The Nikon F has mirror lock-up . If the knob on the side of the bayonet on the mirror box is operated, the mirror only folds up after the next shot and remains in this position. The photographer "gives away" a picture. The problem can be circumvented by pressing the shutter button halfway. The mirror is then raised and the shutter is not released.
The mirror lock is u. a. necessary to allow the use of the three fisheye lenses available for the Nikon (6 mm, 7.5 mm and 10 mm) as well as the first 21 mm lens, the lens structure of which protrudes deep into the mirror box. In addition, the mirror lock is required when the motor is running at four images per second, as well as to avoid vibrations in micrographs or the like.
As a modern camera at the time, the Nikon F, together with the lenses built for it, has a snap-action aperture function that takes effect simultaneously with the shutter sequence. This was not something that could be taken for granted in the late 1950s.
The camera does not have an exposure meter built into the camera housing. For this, an additionally available, attachable selenium exposure meter was necessary. The exposure meter later became part of special interchangeable prism finders. The typical Nikon “fork” on the aperture ring of the lenses is used for “communication” with the exposure meters .
The Nikon F has a self-timer . This is not started via the normal trigger, but has its own small trigger button that is exposed when the lever is turned. White dots on the socket of the lever allow you to set lead times of 3, 6 or 10 seconds. Among other things, the appearance of the self-timer lever shows the respective model generation.
A peculiarity of the Nikon F is its rear wall . It is pulled down together with the base plate. There is a retractable release toggle in the base plate for this purpose. When changing the film, the photographer holds two parts in his hand. The film speed can be adjusted at the bottom of the base plate . However, this only serves as a reminder without a technical function.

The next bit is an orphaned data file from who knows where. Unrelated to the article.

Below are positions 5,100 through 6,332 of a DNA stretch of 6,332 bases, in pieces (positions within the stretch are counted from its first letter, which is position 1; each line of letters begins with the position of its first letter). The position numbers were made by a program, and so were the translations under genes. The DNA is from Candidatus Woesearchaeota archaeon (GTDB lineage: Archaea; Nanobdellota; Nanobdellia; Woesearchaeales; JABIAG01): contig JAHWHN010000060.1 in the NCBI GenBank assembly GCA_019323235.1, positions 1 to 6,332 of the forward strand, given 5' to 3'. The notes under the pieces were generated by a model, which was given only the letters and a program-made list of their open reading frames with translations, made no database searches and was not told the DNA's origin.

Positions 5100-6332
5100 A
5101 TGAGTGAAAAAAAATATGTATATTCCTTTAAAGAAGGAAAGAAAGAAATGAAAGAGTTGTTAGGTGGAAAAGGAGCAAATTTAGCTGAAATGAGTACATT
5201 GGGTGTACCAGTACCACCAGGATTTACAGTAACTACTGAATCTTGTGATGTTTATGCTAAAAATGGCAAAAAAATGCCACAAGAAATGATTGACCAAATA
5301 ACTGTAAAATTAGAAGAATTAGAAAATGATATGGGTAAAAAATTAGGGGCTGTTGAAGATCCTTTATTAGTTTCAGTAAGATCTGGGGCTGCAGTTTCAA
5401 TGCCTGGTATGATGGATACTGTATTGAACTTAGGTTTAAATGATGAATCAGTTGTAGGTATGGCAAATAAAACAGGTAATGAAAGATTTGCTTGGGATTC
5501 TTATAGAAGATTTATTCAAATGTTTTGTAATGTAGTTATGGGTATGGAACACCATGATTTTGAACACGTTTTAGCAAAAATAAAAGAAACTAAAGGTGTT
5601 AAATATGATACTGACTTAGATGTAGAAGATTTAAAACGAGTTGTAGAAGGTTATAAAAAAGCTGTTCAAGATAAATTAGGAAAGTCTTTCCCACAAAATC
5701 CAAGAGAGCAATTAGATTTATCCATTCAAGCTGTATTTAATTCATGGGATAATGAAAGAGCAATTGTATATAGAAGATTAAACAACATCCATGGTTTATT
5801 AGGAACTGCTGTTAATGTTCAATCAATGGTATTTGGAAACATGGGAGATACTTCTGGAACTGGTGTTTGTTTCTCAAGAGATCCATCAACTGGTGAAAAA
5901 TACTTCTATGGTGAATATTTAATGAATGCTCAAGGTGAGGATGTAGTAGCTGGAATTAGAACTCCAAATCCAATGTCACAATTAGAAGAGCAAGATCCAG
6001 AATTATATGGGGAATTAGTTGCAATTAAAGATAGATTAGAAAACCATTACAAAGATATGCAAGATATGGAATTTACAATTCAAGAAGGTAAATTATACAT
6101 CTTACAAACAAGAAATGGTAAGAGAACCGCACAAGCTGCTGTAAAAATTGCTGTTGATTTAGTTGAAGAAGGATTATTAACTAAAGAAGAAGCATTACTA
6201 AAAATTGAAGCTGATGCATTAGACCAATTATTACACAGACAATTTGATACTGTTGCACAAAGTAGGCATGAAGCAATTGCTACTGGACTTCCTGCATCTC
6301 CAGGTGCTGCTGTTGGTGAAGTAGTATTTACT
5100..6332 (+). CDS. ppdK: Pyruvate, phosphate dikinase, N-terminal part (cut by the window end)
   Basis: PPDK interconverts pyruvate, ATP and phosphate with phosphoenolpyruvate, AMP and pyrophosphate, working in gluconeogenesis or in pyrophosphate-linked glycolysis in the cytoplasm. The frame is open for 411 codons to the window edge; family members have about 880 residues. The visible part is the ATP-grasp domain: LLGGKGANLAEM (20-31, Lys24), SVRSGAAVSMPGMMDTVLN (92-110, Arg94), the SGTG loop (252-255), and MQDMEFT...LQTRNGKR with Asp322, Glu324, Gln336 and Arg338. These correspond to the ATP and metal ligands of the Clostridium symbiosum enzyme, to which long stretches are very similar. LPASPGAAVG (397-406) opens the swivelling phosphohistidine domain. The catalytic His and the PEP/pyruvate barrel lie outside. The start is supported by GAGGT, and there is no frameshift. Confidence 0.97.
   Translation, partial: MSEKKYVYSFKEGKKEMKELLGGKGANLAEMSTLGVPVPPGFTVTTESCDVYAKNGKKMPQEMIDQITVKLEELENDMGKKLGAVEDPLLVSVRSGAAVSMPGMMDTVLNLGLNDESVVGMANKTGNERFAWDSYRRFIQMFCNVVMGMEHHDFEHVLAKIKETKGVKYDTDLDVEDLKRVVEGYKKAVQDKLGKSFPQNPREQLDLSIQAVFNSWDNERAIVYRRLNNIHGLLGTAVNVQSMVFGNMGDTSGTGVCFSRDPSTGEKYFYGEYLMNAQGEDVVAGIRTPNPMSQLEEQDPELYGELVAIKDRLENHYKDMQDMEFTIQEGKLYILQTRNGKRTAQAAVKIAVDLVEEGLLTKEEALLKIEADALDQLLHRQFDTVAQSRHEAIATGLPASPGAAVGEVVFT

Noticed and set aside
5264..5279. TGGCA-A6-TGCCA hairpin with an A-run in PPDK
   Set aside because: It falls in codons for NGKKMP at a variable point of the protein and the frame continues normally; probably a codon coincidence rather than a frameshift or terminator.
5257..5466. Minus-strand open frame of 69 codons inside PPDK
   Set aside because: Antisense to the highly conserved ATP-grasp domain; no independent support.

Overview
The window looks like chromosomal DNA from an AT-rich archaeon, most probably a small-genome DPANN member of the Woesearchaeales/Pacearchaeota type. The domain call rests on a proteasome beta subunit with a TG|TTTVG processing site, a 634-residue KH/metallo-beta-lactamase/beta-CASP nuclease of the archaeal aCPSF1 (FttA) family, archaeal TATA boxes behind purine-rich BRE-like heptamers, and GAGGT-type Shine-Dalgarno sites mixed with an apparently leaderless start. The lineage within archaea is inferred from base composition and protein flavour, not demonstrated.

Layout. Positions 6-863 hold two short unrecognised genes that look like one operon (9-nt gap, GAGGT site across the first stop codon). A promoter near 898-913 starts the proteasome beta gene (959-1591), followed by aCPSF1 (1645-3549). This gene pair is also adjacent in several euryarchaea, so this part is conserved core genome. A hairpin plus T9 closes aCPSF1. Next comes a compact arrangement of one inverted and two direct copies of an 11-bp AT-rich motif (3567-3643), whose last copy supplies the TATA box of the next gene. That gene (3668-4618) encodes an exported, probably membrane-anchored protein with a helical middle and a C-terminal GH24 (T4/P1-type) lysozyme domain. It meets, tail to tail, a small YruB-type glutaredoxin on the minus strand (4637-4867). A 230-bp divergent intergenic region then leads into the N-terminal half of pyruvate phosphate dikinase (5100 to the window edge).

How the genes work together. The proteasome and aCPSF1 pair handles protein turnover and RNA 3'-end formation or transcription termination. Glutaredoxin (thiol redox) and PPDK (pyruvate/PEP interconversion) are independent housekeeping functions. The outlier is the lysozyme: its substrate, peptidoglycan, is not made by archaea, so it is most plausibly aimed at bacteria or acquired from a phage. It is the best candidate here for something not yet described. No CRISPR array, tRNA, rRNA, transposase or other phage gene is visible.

The motor F-36 has its own camera back wall and its own camera base plate (see below).
Variants of the F
The variants of the Nikon F are distinguished by the different prism finders.
The Nikon F Photomic FTn was the last new model of the Nikon F.
The system of interchangeable viewfinders is characteristic of the F series up to the F5 . To change the viewfinder, there is a somewhat difficult-to-use small release button on the back of the camera housing.
The basic version of the F was equipped with a prism viewfinder, which shows an upright and laterally correct image.
Prism finders with built-in exposure meters were called "Photomic" in the Nikon nomenclature.
The photomics of that time work with today's AF lenses without converting the lenses (driver fork) only with a working aperture.
Another viewfinder was the light shaft . The light shaft has a fold-away magnifying glass (5 ×). The viewfinder image appears in the light shaft - as well as in the magnifier viewfinder - reversed.
From the F2 on, there were prism, light shaft and photomic viewfinders as well as magnifying glass and sports viewfinders for special groups of users. The interchangeable viewfinder of the Nikon F2 also fit the F, but the front shield on the camera must be unscrewed. However, the photomics of the F2 do not work on the F because they expect a power supply from the camera. In terms of its area of application, the magnifying glass viewfinder is a “better light shaft viewfinder” for macro and microphotography. It consists of an elaborately constructed 6x magnifying glass and is therefore better than the foldable magnifying glass of the simple light shaft finder.
The sports prism viewfinder gives the photographer (even those who wear glasses) an overview of the entire viewfinder image if he has to wear a helmet or protective goggles (e.g. when skydiving or on a motorcycle ). The sports viewfinder is also indispensable for special underwater housings.
The Nikon F allows you to switch to various focusing screens that can be changed quickly. The focusing screen supplied had a cross- sectional image indicator with a measuring circle and Fresnel lens . It can be used universally up to a focal length of 135 mm. 14 different models offer the possibility of finding the optimal focus for every use (macro, architectural, aerial photography). The adjusting washers of the F2 can also be used.